When I last checked, I had ten fingers and two eyes. It’s a surprise really, when you consider my formative years under my father, a chemical engineer, and my two older brothers, one who became an analytical chemist. This set the stage for many high-speed combustion experiments in our basement and backyard. These were the days when neighbors wouldn’t blink as percussive waves threatened to loosen the nails in their siding. (As a dad, I have tried to carry on this tradition with the development of a hydrogen ping-pong ball cannon. This was first tested in our dining room to the surprise of my wife Laurie who was cooking nearby.) I also made use of my snowy Minnesota environment to fabricate possibly the only known example of a prop-driven gas-powered snowmobile which was typically unleashed on a banked snow track. The record run was 72 laps or so; documentation on this is very thin. Yes, another extremely loud pastime. You might want to stop by my office sometime and ask me why I think my ears ring.
I eventually changed my ways and became interested in physics. I credit this conversion to a high school math teacher who had a black belt in karate and a high school physics teacher with a master’s degree in physics. I studied physics at the University of Minnesota and continued in physics and mechanical engineering at the University of Michigan.
The draw of the working world and the heartfelt ideal of saving energy eventually pulled me to the Owens Corning Science and Technical Center in Granville, Ohio. Later, I worked at an instrumentation company, TSI Inc, developing and marketing optical systems for use in fluid mechanics research. And most recently, I come from Pacific Northwest National Laboratories (PNNL) where I worked as a building-science researcher, analyst, and software developer. I continue to work part-time for PNNL.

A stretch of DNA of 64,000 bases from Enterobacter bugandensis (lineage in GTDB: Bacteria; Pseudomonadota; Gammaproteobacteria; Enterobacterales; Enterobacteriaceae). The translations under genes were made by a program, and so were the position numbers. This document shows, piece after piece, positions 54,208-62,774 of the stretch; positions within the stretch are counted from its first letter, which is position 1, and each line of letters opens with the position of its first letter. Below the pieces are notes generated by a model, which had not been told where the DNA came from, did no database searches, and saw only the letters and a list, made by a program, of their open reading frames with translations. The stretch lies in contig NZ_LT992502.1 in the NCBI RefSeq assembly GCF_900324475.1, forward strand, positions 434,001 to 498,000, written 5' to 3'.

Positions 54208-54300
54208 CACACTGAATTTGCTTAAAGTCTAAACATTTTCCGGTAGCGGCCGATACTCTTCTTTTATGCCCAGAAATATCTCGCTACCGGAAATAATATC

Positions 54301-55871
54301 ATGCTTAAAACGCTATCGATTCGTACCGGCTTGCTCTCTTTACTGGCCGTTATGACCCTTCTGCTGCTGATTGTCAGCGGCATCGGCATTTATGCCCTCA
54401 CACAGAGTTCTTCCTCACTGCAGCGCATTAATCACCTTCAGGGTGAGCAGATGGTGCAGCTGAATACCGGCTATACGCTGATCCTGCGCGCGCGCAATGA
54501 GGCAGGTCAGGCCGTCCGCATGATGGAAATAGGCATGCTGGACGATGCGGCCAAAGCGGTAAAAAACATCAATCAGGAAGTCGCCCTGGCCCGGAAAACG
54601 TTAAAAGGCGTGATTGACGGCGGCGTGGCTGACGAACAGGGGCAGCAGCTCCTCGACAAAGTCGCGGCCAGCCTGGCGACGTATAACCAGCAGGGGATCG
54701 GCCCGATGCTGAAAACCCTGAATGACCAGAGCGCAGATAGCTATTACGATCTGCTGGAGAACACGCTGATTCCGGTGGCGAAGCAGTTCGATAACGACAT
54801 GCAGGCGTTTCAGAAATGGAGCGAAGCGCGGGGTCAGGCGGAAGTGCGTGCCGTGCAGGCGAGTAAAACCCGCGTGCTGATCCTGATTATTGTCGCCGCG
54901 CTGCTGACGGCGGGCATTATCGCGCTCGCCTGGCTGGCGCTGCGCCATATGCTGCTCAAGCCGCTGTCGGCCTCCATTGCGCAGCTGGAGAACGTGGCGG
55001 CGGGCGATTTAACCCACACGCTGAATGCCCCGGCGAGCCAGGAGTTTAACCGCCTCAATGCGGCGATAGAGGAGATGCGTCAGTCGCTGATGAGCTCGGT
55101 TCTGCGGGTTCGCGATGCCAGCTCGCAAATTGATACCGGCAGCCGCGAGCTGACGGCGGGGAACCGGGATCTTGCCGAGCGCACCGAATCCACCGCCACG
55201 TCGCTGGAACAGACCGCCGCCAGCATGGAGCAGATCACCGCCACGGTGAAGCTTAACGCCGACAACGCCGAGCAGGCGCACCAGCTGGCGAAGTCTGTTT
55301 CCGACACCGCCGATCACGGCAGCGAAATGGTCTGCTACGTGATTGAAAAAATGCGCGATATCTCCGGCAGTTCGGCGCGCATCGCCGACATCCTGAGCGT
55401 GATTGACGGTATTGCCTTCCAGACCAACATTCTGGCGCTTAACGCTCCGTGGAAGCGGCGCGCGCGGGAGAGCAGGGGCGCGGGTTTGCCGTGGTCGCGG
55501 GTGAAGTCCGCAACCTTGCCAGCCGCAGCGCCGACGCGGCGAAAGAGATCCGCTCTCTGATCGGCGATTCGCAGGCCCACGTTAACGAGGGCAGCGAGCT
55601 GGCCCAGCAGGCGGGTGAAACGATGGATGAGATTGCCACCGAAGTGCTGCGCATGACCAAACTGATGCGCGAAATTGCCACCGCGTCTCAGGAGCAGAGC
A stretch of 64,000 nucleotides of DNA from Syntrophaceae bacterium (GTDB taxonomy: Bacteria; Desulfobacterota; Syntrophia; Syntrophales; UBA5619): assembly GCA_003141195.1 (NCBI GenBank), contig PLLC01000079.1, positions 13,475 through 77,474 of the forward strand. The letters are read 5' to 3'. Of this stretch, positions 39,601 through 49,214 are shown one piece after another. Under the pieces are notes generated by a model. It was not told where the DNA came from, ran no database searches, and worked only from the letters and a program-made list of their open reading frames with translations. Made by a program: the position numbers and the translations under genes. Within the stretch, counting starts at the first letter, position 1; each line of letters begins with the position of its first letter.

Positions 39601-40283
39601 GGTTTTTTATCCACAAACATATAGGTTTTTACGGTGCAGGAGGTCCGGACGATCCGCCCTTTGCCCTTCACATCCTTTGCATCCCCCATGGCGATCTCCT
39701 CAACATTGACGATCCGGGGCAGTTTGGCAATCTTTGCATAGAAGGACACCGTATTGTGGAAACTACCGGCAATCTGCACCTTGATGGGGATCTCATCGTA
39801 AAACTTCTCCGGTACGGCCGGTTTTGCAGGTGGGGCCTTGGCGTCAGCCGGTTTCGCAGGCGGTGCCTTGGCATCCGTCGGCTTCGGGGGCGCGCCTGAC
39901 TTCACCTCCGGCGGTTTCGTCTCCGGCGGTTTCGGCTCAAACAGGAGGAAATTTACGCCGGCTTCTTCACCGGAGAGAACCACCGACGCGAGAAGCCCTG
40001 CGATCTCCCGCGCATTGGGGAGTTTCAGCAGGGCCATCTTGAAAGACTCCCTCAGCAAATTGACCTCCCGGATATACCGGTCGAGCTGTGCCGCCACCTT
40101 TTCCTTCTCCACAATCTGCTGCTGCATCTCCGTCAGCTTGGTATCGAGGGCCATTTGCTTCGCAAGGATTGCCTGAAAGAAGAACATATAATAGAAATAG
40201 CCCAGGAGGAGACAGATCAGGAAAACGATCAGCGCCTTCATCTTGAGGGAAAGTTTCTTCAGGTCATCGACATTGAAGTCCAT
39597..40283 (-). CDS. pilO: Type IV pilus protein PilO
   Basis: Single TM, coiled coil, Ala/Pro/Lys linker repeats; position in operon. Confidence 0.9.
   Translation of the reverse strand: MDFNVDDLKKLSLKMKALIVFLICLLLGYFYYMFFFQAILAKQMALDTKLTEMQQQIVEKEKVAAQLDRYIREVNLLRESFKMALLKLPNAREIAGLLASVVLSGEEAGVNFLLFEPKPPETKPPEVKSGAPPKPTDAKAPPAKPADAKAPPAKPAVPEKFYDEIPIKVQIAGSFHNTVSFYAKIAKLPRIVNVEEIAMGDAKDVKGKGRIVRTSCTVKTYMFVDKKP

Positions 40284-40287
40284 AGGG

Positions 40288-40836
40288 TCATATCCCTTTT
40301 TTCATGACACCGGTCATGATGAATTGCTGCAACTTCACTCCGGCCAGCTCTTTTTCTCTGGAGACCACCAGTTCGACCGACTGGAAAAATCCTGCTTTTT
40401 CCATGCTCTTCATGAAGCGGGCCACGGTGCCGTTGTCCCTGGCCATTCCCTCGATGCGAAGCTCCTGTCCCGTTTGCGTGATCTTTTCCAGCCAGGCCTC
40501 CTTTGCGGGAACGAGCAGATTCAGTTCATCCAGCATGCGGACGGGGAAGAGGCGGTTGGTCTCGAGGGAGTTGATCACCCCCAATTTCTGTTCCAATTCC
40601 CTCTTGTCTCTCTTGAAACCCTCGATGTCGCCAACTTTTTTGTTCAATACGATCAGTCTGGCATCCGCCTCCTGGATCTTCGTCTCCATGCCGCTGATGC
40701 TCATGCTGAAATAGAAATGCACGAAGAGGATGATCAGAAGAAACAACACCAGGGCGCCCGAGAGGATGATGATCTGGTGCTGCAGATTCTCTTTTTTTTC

Even though I was raised in the Twin Cities, I have family roots in Southern Minnesota. My father and grandfather grew up in Madelia. My mother grew up on a farm between Trimont, Truman, and Fairmont.
Here at Gustavus, I serve as lab manager, lab instructor, and jack of all trades. I try to keep the department’s domain server and lab computers humming.
B.S. University of MN (1978, Physics); M.S. University of Michigan (1980, Physics); M.S. University of Michigan (1981, Mechanical Engineering)
PHY-171 (General Physics II Lab), PHY-206 (Mechanical Univ Lab), and PHY-271 (Electronics and Instrumentation Lab)
|Synonym||Title||Times Taught||Terms Taught|
|PHY-121||General Physics I Lab||39||2013/FA, 2012/FA, 2011/FA, 2010/FA, 2009/FA, 2008/FA, 2007/FA, 2006/FA, and 2005/FA|
|PHY-171||General Physics II Lab||24||2013/SP, 2012/SP, 2011/SP, 2010/SP, 2009/SP, 2008/SP, 2007/SP, and 2006/SP|
|PHY-221||Classical Physics II Lab||11||2011/SP, 2010/SP, 2009/SP, 2008/SP, 2007/SP, and 2006/SP|
|PHY-201||Classical Physics I Lab||7||2010/FA, 2009/FA, 2008/FA, 2007/FA, 2006/FA, and 2005/FA|
|PHY-196||Cosmic Universe Lab||3||2013/FA, 2012/FA, and 2011/FA|
|PHY-206||Mechanical Univ Lab||2||2013/SP and 2012/SP|
|PHY-109||Python 2D Game Prog.||1||2013/JN|